The operation of sampling analog signal, s(t), on sampling grid, g(t), to obtain a sampled data representation of s(t), s(n), is modeled as:
$s\left(n\right)=s\left(t\right)\xb7g\left(t\right)=\sum _{n=\infty}^{\infty}s\left(n\xb7T\right)\xb7\delta \left(tn\xb7T\right)$

[0037]
If the time domain impulse spacing is one (1), then the frequency domain impulse spacing is two (2). If the time domain impulse train includes an impulse at time zero (assumed above), then the frequency domain impulse train is real value weighted. If the time domain impulse train is offset from time zero (0) by normalized time units (where normalized spacing equals one (1)), then each impulse in the frequency domain impulse train is weighted by:

 e^{−j2π·n·α}, where n=the impulse's normalized frequency index.

[0039]
The time continuous signal of graph 201 of FIG. 2 sampled at a rate equal to twice its band limit (i.e., Nyquist sampling rate) is illustrated in graph 301 of FIG. 3. Graph 302 of FIG. 3 illustrates the frequency ambiguity of this sampling. In particular, the image about zero (0) frequency is an unaliased copy of the continuous signal. The time continuous signal of graph 201 is sampled at a rate equal to its band limit (i.e. ½ Nyquist sampling rate) in graph 303 of FIG. 3, while graph 304 illustrates the alias spectra (red) which contaminates the unaliased spectra (blue) of graph 302. All sampling phases yield this result, but the phase of each complex valued image is a function of the sampling phase.

[0040]
The signal cancellation tuner of the present invention is a novel application of the sampling theory represented in FIGS. 2 and 3. According to the present invention, channel selectivity is obtained using a signal cancellation process rather than the common filtering process. The signal cancellation process of the present invention will now be illustrated by two examples.

[0041]
According to the first example, eight (8) frequency channels are available for tuning and each frequency channel has a 20 MHz bandwidth. Additionally, the channel spacing is 24 MHz, and the excess bandwidth is 20%. This example may for instance represent a variation of a current DBS application. Referring to FIG. 4, a diagram 400 illustrating these eight (8) frequency channels in an exemplary RF frequency band is provided. As shown in FIG. 4, the RF frequency band from 192 to 384 MHz contains eight 20 MHz channels (i.e., Chn0 to Chn7). Below is exemplary simulation code that may be used to generate FIG. 4.

[0042]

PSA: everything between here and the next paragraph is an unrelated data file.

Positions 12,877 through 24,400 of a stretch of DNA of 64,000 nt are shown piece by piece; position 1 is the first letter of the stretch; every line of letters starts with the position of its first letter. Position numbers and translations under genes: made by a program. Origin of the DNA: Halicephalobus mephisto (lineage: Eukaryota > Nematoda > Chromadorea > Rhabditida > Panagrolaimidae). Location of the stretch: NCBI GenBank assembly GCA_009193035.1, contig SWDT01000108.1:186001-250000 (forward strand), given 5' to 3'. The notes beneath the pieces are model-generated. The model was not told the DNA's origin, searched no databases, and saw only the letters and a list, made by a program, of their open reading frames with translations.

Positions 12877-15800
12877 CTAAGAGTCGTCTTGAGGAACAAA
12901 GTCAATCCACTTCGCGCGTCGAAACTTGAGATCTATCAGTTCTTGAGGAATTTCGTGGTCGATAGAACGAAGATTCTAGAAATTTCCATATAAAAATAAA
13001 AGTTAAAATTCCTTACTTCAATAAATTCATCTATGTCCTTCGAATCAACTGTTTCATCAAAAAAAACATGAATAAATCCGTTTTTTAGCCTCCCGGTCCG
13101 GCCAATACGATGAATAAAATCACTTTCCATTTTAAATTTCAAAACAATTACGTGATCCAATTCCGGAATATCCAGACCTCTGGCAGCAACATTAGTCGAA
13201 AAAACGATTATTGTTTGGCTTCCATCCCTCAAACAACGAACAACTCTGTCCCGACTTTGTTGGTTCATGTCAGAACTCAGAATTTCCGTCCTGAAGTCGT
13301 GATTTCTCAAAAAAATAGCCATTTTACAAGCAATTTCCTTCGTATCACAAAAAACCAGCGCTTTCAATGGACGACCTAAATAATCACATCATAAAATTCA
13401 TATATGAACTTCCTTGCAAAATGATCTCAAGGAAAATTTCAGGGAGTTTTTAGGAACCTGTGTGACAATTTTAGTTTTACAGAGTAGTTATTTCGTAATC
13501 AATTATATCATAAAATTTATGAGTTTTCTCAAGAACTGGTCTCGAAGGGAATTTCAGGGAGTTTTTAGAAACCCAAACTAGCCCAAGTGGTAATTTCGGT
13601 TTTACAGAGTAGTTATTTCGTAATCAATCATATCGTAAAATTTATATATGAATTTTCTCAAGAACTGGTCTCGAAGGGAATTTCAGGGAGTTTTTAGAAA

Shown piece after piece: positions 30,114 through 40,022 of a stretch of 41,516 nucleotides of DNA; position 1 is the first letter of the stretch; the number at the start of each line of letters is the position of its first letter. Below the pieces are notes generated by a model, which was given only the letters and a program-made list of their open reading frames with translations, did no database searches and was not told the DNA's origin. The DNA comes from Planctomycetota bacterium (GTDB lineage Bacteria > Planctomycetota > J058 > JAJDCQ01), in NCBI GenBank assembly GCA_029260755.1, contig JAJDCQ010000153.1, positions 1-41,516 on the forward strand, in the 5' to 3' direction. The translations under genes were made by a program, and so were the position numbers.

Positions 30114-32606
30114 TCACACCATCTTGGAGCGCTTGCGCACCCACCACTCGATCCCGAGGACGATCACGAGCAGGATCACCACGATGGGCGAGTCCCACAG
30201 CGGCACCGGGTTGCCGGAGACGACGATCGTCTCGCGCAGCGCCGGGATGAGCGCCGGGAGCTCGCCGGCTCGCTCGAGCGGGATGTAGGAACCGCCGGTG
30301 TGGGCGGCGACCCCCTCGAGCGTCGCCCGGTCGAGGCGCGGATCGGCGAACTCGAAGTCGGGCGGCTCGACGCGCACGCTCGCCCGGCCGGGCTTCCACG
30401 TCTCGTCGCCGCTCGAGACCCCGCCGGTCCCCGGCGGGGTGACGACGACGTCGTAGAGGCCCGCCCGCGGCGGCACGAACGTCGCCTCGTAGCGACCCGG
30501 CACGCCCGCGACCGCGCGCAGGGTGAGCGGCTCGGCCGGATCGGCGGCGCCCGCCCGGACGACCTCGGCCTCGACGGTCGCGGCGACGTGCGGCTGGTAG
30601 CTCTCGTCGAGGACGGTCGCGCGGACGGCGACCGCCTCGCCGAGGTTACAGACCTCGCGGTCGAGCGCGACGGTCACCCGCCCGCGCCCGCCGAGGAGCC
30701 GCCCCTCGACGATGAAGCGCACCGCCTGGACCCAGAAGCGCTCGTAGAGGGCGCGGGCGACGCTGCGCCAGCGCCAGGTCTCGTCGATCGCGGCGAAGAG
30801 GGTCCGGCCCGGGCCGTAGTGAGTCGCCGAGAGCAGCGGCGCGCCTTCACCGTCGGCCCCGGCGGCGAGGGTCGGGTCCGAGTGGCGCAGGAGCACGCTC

MATLAB Script for
FIG. 4


x=2*srseq(8,8)−(256−sqrt(256))/255;% 8 different M sequences (rows) 
for l=1:8,% Each sequence is upsampled, RRC filtered & put on a different carrier 
rrc=[ones(1,512),cos(pi/2*(0:127)/128),cos(pi/2*(128:−1:1)/128),ones(1,512)]; 
rrc=rrc(1:5:length(rrc));zx=[16,fftshift(fft(x(l,:)))].*fftshift(rrc); 
zz(l,:)=real(ifft(fftshift([zeros(1,15*256+128),zx,zeros(1,15*256+128)]))).*cos(((l− 
1)*pi/16+17*pi/32)*(0:8191)); 
end; 
hold off, 
for i=1:8,f=20*log10((abs(fft(zz(i,:)/8))));plot(((0:4095)/256)*24,f(1:4096)),hold on,end 
xlabel(’Frequency in MHz’); ylabel(’Normalized Magnitude in dB’); 
title(’Eight Channels in Example RF Band’); axis([0 8*48,−50 2]) 


[0043]
According to this example, an RF signal including the eight (8) channels represented in FIG. 4 may be sampled by A/D converter 20 (see FIG. 1) at a rate of 768 MHz (or higher), or may be sampled after being demodulated to near base band (i.e., 192 MHz maps to DC) by filter block 10. To facilitate explanation, afterdemodulation sampling will be detailed.

[0044]
For illustration purposes, assume a near base band multichannel bearing IF signal is sampled at a sufficient rate that all frequency channels fall within the first Nyquist region (i.e., unaliased case). The ideal case is that all frequency channels of interest are on a carrier equal to (n+½)*channel bandwidth, as represented by diagram 500 in FIG. 5. Note that sampling this eight (8) channel band at 320 mega samples per second (Msps) will create a first Nyquist region of support hugging the eight (8) channel band. Below is exemplary simulation code that may be used to generate FIG. 5.

[0045]
Matlab Script for
FIG. 5


x=2*srseq(8,8)−(256−sqrt(256))/255;zz=[ ];% 8 different M sequences 
(rows)